In a slap to the pharmaceutical industry and a rebuke to Congress, the Maine Legislature on Tuesday became the first in the country to approve a bill that would clamp sweeping price controls on medications sold in the state.

The "Act to Establish Fairer Prescription Drug Prices" would immediately establish a pricing board to set suggested lower prices. If the prices did not fall, then as of Oct. 1, 2001, the board would mandate that all drugs sold in Maine could cost no more than they would in Canada.The bill must still go to Gov. Angus S. King Jr., who has remained neutral on it, but it passed by veto-proof margins in both chambers Tuesday -- 23-9 in the Senate, 102-47 in the House. It is expected to face legal challenges, in particular on the grounds that it hinders interstate commerce, but the state attorney general has testified that he believes the bill can withstand them, in part because the commerce clause in the U.S. Constitution allows an exception for states protecting the basic health and safety of their citizens.

"This makes Maine the first state to say, 'Americans shouldn't be subsidizing low prices for prescription drugs around the world,' " state Sen. Chellie Pingree, the Senate's Democratic majority leader and the bill's primary sponsor. "The pharmaceutical industry worked extra hard against this bill, but they had no argument and this is a huge national issue."

The rising cost of medications is particularly an issue in border states like Maine, where residents can cross into Canada, which has national health insurance, and reap the benefits of the discount the Canadian government negotiates with drug companies, saving as much as 60 percent or 70 percent on certain drugs.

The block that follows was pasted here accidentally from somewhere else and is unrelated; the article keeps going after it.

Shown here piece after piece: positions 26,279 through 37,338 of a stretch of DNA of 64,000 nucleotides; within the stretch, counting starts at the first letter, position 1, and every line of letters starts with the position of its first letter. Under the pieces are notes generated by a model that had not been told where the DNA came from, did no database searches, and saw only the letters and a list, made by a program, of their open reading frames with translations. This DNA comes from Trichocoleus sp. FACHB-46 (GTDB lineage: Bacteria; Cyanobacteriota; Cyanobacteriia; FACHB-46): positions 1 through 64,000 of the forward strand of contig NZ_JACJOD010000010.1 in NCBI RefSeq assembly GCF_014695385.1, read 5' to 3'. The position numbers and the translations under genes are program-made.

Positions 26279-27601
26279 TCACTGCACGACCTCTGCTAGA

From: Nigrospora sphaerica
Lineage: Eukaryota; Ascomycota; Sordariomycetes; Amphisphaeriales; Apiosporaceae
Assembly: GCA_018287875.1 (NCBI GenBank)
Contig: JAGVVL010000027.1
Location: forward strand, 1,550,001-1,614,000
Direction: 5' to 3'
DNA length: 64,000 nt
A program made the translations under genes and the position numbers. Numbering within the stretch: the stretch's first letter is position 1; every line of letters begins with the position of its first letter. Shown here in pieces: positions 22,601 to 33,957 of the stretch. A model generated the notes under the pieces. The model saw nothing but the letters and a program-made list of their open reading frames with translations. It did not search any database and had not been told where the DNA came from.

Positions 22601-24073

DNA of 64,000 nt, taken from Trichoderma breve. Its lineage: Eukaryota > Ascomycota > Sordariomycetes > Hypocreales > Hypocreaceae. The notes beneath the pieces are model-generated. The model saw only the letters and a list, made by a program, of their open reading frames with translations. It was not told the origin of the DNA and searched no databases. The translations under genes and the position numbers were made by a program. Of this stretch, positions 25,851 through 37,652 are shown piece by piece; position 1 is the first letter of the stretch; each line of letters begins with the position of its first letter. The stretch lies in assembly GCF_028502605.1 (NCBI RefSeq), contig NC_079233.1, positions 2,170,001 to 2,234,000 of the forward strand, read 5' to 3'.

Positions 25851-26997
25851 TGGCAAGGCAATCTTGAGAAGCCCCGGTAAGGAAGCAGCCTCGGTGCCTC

The Vermont state senate recently passed a similar bill with "fair pricing of prescription drugs" in its title, though it has yet to be voted on in the state House of Representatives. The New England states have also formed a coalition to try to present a united front on drug prices, whether through local price controls or pooling their residents to demand mass discounts. The legislative leaders in the coalition argue that virtually every other country negotiates a low price for their drugs with the industry, so Americans end up footing the bill for all the research that benefits everyone.

"It sounds like they're claiming this is a win for the Legislature, but I think it's a detrimental blow to patients in Maine who need access to medicine," said Gabrielle Williams, a spokeswoman for Pharmaceutical Research and Manufacturers of America, the Washington-based trade association. "It could have significant impacts on access to certain medications in Maine."

Delays in setting prices could bring delays in access to new drugs, she said. Also, price controls remove the financial incentive for research and development to create new miracle drugs, she added.

And some fear that manufacturers would refuse to sell drugs in Maine.